Review: True West

A “straight boy play” that’s actually funny! More than that, a play that consciously caricatures many myths of the of the American heterosexual boy-man-child. Sam Shepard, True West‘s late playwright, was always more of a surrealist satirist than people give him credit for. He’s not celebrating the macho bad boy like Mamet or LaBute, but ruthlessly dissecting him. Shepard never lost an affection for the myth of the lonely cowboy, or the menacing trick of the Pintereque pause; however, he is also smart enough to know that they are myths and tricks, and clever enough to show them as such, again and again.

True West is about what happens when two adult brothers, aspiring screenwriter Austin (Paul Dano) and theiving drifter Lee (Ethan Hawke), cohabit in their vactioning mother’s house. Roles are reversed, hereditary alcoholism indulged, and general chaos wrecked as they try and live up to what they’ve seen in the movies, especially Westerns. Director James Macdonald does a great job balancing the play’s symbolic and psychological components ‒ rightly placing a slightly stronger emphasis on the the symbolic, comic aspect of the show.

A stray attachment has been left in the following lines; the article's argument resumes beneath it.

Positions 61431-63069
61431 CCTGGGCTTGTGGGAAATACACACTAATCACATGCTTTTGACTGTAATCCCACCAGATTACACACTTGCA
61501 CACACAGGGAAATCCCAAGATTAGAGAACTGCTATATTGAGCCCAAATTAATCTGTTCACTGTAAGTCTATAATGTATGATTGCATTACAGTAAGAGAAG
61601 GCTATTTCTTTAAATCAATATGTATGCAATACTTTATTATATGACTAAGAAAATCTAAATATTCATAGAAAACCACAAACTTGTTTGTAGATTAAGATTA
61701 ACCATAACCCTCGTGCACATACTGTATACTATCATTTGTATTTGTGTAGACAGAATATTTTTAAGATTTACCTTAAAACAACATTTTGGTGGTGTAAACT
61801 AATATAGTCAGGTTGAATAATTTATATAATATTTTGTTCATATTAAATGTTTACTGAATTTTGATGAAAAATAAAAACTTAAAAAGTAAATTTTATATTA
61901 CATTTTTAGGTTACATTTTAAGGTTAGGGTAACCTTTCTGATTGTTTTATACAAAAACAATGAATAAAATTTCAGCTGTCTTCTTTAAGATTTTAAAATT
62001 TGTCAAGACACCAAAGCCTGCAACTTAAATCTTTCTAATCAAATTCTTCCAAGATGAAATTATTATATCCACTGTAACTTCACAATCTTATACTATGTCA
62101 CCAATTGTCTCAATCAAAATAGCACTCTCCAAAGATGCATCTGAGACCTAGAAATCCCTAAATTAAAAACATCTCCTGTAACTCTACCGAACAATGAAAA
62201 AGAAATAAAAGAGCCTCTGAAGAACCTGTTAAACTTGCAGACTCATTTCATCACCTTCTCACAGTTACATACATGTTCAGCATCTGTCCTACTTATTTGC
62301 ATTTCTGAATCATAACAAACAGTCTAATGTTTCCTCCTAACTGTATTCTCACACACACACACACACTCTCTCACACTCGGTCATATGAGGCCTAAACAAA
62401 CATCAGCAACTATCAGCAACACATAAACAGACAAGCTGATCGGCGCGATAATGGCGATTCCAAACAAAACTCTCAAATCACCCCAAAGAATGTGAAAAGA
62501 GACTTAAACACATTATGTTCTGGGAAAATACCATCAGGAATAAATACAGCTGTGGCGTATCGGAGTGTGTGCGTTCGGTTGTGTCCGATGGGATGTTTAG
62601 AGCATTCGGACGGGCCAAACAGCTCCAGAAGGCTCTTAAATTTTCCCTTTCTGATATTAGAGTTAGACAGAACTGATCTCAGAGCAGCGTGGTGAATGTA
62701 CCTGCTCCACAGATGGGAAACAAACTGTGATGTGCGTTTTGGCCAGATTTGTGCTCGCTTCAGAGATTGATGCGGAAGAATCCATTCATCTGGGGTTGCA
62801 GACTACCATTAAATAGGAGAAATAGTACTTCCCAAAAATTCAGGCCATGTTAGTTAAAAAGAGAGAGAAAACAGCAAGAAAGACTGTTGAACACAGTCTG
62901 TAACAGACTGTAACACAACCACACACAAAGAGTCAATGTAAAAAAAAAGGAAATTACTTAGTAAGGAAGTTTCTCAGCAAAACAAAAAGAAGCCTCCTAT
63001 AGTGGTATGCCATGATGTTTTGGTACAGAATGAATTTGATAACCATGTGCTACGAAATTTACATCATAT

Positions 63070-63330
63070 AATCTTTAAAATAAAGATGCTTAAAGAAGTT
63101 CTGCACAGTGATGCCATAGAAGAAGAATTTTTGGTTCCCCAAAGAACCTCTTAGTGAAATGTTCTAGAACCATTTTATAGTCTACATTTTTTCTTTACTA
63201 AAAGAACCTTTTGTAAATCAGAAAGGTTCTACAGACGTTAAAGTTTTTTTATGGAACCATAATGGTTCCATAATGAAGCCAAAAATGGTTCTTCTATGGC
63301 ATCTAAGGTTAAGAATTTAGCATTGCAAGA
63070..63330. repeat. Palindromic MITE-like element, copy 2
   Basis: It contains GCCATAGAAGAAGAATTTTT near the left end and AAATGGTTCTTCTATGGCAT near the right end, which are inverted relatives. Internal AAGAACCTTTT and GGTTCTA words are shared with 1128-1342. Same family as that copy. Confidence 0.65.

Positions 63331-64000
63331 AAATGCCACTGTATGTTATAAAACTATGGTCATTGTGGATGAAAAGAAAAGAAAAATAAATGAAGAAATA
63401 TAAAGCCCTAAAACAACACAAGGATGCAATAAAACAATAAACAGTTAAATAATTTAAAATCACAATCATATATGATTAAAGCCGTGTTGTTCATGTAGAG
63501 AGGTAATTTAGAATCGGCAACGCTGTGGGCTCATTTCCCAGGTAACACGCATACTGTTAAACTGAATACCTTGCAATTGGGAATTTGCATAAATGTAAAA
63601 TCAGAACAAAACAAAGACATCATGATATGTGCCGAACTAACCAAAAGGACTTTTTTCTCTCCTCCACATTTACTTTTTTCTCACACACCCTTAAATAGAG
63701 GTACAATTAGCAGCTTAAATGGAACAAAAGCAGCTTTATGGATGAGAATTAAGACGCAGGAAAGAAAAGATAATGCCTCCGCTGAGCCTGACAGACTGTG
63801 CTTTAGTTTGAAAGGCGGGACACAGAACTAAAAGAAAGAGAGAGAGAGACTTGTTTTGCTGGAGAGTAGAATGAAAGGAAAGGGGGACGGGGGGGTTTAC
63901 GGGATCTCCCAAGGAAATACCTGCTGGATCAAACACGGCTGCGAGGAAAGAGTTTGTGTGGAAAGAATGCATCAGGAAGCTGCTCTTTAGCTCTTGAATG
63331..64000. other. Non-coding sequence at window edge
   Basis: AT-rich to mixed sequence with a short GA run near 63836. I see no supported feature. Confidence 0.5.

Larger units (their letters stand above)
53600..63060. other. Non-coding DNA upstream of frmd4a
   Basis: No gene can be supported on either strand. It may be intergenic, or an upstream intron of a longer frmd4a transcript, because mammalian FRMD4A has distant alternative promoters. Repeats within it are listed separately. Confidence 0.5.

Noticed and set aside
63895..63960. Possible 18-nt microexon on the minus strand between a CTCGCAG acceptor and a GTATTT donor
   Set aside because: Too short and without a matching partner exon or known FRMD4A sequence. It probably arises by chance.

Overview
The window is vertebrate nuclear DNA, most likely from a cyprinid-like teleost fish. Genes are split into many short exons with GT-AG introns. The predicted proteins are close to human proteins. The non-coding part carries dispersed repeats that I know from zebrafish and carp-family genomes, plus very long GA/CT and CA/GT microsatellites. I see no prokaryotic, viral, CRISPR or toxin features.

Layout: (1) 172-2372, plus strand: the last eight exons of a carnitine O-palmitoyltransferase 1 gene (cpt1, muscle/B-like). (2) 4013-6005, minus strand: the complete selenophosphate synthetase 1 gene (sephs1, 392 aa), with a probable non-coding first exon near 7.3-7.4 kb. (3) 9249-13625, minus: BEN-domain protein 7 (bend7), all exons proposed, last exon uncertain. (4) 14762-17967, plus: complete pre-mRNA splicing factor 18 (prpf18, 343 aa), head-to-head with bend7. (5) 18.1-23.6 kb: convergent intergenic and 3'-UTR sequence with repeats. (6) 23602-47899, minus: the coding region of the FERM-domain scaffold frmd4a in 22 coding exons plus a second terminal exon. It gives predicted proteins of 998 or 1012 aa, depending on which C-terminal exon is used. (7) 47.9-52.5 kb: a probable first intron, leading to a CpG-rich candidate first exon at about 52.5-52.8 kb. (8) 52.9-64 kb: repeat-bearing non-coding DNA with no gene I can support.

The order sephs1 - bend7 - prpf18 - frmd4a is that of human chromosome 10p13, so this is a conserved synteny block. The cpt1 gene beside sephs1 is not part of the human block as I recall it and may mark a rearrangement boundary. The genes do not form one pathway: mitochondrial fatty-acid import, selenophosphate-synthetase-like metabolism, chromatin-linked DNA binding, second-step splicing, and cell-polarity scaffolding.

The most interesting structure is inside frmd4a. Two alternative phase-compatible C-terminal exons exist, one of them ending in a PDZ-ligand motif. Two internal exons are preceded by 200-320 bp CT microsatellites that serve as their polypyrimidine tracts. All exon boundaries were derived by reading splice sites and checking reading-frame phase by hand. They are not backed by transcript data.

Austin initially presents as a milquetoast, but Dano finds darker colors from the very beginning. As he unravels under the pressure of Lee’s more obvious insanity, Dano shows terrific slapstick chops. Lee at first seems to be the kind of “man-boy with brooding menace” role that Hawke is known for, but Lee’s own transformations offer a whole other set of comedic opportunities, and Hawke takes full advantage.

The play is not what you would call “fully woke” ‒ it was written in 1983, for goodness sake ‒ but is certainly more evolved and self-aware than most straight male centered drama of the time. Recommended.